My mother was not in favour of the cheapest seats because she had read somewhere that viewing from too close a proximity to the screen would inevitably lead to blindness in later life. She firmly believed that my Grandmother’s cataracts were a consequence of this habit. Therefore although we were not as frequent cinema attenders as our neighbours, when we did go we always sat At The Back, in the Good Seats, sometimes paying as much as one and nine-pence for a matinee performance. So when my brother and I were sent off on a Saturday afternoon in March 1953 to see `The Greatest Show On Earth’ starring the dashing and handsome Cornell Wilde with whom I had fallen passionately in love, although I was not quite thirteen and Bernard only six years old we were given the exact money and told to only buy Best Seats. I importantly joined the ticket office queue and duly purchased two one and nine-penny tickets. It was quite a surprise therefore when presenting them to the bored afternoon shift usherette to be ordered with a simple flash of her torch to `Go down the front’. I carefully held the tickets up again for inspection and said firmly, `I’ve paid for back row tickets – one and nine-pence each!’ Looking a little impatient and raising her voice she flashed the all-important torch down the aisle, `All children down the front,’ she said abruptly and quelling my next protest before I could actually utter it she added, `And no lip if you don’t mind.’

In fact I did mind because I had been about to enlighten her about the blindness that could eventuate from sitting too close to the screen. I minded very much and had begun to feel just a little bit fearful of a possible fight but also indignant. Bernard tugged at my hand anxiously and looked as if he was about to cry, `Let’s do what she says,’ he urged. But I had already decided to ignore her because Right was on my side and so I began to drag him into one of the back row seats whereupon she took his other arm and started to propel him towards the front of the auditorium with her torch. Infuriatingly he obediently went ahead of her intent upon not missing the beginning of the afternoon programme where the Pathe News might still be showing dramatic footage of the devastating recent tidal surge that had even affected people we knew of in Northfleet and killed hundreds that we didn’t know at all. But I had already begun to feel the stirrings of fury that in subsequent years would become all too familiar a sensation when face to face with injustice and discrimination. Rushing ahead of the huge arc of her torch I pulled him back, holding his upper arm firmly with one hand and the one and nine-penny tickets now becoming creased and sweaty with the other. On the way in I had idly noticed a door that said Manager’s Office. Managers I knew had power and sorted out problems. `I’m going to see the Manager,’ I said firmly, `Because you shouldn’t be making us sit in cheap seats when we’ve got tickets for dear seats.’ She shrugged but just a little diffidently.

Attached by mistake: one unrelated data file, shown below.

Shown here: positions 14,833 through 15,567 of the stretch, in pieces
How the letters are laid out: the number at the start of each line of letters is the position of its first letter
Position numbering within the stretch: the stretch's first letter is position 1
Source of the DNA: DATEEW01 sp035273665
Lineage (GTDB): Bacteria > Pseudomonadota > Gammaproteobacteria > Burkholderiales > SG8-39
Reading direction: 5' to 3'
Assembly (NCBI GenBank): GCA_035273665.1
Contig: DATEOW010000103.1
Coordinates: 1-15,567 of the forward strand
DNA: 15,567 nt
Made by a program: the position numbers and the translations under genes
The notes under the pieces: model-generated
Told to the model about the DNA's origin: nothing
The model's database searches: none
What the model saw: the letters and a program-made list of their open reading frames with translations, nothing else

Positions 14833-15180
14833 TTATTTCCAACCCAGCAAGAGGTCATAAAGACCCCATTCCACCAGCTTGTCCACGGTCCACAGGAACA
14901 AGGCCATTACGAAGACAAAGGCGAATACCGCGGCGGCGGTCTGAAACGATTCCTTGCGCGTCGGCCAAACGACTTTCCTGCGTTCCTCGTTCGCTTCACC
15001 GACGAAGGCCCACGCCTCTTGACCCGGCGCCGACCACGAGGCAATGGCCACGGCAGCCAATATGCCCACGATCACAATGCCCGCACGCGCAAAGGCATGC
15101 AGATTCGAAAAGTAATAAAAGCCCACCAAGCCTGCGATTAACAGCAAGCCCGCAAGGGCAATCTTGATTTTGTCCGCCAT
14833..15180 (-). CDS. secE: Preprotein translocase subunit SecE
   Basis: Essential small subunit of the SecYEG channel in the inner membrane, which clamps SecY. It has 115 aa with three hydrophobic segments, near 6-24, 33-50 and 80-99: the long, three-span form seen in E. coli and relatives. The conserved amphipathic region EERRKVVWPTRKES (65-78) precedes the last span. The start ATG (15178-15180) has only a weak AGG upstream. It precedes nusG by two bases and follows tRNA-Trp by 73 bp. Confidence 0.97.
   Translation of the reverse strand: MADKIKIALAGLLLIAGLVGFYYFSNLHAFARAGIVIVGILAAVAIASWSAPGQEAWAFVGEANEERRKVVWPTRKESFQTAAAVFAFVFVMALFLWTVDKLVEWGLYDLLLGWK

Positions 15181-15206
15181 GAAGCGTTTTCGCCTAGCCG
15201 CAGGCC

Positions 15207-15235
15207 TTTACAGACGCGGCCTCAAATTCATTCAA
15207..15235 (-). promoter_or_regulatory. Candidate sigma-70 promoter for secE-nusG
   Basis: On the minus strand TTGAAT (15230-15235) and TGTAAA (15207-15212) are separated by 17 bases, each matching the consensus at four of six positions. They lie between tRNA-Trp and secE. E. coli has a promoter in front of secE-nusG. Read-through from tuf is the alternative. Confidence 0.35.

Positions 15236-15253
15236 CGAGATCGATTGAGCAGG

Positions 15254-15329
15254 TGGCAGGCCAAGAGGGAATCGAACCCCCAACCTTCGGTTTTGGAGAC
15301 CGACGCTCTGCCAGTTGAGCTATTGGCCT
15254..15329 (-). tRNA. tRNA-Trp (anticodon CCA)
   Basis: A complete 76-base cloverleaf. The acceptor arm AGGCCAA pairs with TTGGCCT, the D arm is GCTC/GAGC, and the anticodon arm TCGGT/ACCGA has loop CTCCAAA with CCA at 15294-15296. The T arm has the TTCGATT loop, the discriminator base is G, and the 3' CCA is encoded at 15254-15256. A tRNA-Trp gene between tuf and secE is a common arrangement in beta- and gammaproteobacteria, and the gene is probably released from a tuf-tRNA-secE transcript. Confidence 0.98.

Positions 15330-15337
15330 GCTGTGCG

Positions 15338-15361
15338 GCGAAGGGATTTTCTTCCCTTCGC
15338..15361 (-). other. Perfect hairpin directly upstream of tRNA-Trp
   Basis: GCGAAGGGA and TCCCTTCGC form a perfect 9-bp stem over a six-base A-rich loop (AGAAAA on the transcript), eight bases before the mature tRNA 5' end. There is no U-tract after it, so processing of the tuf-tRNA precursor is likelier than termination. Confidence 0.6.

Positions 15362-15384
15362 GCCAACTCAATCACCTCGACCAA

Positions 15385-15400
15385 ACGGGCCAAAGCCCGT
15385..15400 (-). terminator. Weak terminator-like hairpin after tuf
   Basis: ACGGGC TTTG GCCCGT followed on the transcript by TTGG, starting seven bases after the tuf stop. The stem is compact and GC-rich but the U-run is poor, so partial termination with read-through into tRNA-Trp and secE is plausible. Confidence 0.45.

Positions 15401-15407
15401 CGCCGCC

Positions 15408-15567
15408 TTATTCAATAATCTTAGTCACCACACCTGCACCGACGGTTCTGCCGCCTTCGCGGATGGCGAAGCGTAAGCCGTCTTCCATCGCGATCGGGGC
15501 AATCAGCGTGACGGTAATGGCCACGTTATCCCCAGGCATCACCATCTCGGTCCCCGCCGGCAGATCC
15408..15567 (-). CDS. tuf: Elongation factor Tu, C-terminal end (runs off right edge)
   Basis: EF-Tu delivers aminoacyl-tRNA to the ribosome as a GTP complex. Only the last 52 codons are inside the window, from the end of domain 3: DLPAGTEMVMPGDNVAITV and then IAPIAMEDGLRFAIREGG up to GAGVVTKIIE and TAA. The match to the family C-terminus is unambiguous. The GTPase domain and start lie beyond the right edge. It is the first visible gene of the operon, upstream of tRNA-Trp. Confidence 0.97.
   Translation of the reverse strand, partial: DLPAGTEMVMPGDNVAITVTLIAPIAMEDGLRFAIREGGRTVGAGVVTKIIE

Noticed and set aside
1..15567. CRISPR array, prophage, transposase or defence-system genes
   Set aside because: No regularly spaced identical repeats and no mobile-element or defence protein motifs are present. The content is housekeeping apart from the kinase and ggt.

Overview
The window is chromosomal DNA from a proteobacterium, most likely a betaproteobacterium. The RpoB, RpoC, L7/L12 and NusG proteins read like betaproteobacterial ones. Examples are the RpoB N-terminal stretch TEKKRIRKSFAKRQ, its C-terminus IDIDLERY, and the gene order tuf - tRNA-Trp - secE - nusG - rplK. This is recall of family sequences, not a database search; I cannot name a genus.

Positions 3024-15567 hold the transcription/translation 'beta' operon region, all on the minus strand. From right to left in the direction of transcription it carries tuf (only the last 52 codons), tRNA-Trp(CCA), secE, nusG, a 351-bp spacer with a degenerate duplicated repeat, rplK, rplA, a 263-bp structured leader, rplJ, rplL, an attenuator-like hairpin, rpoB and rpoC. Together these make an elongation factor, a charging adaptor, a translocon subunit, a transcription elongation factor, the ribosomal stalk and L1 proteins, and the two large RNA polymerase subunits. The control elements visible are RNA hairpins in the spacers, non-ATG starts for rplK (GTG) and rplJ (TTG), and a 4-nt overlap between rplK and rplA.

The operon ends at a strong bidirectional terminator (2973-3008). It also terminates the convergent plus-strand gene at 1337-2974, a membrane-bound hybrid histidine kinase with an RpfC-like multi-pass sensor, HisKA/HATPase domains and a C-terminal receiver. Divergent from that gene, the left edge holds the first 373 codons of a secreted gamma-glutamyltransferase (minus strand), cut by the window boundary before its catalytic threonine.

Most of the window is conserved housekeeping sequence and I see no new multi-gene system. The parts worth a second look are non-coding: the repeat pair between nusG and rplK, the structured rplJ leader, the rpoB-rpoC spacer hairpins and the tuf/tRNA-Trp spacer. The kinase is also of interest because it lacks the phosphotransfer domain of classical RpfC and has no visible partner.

Bernard had begun to cry properly now, big tears rolling down his cheeks, `I just want to see the circus people,’ he said. I told him he would definitely see the circus people because the Manager would sort out the problem and as I spoke I imagined a performing tiger tearing out the throat of the odious woman with the torch, forcing her to drop it in the aisle as she screamed in anguish, vainly trying to fend off the animal but not before it wrenched her right arm out of her shoulder. This particular circus scene was so very pleasing that I pictured it all over again before plucking up the necessary courage to knock on the door that said Manager’s Office.

I banged on the door as loudly as I could but nothing happened until I knocked for the third time. He was short and plump and looked ill-tempered; patches of underarm sweat were evident on his otherwise whiter than white shirt. He had blue braces and a jacket draped over the chair-back beside him in the tiny space. `What do you want?’ he asked irritably glancing at Bernard whose nose was now running because of all the tears.
Battling the inner turmoil I was feeling I explained the problem and also elaborated on the reasons why, the danger of blindness in later life emanating from the first rows of the stalls. I showed him the creased and now very damp tickets which he smoothed on his blotter, nodding as he did so, `Yes these are back stalls all right’ he said. Still looking exasperated he led the way back into the auditorium which was now nicely filling and called to the abhorrent usherette, `Iris - these customers have the correct tickets for back seating,’ he said.
She shrugged again and told him that the kiddies had seemed to have lost the tickets and if only she had seen them there wouldn’t have been a problem in the first place.

`She’s a liar,’ I said and turned to Bernard who was still weeping but more quietly now. He was in no state to support me
The Manager sat us in the back row just as the Pathe Gazette rooster appeared on the screen. A moment or two later he returned with a packet of Polo Mints which he handed to Bernard who stopped crying at once.
Despite the undoubted attractions of Cornell Wilde, Trapeze Artist, I didn’t feel entirely normal for at least half an hour, endlessly reliving the bloody demise of the much despised Iris, she whom the circus tiger pinned to the sloping aisle of The Regal Cinema and then consumed so completely that all that was left of her by intermission was the abandoned torch still shining its arc towards the screen. Beside me my brother now cheerfully munched on Polo Mints.

As we waited for the bus home he said, sounding suddenly very grown up, `It’s worth complaining isn’t it Jean?’
I nodded and tried to appear sophisticated, still feeling edgy and ill at ease about what had happened.
Decades later, on a visit back to Gravesend after The Regal had become first a Bingo Hall and then the United Church of the Kingdom of God, I was abruptly reminded of that afternoon when I had been ardently in love with Cornell Wilde and when a tiger ate an usherette called Iris.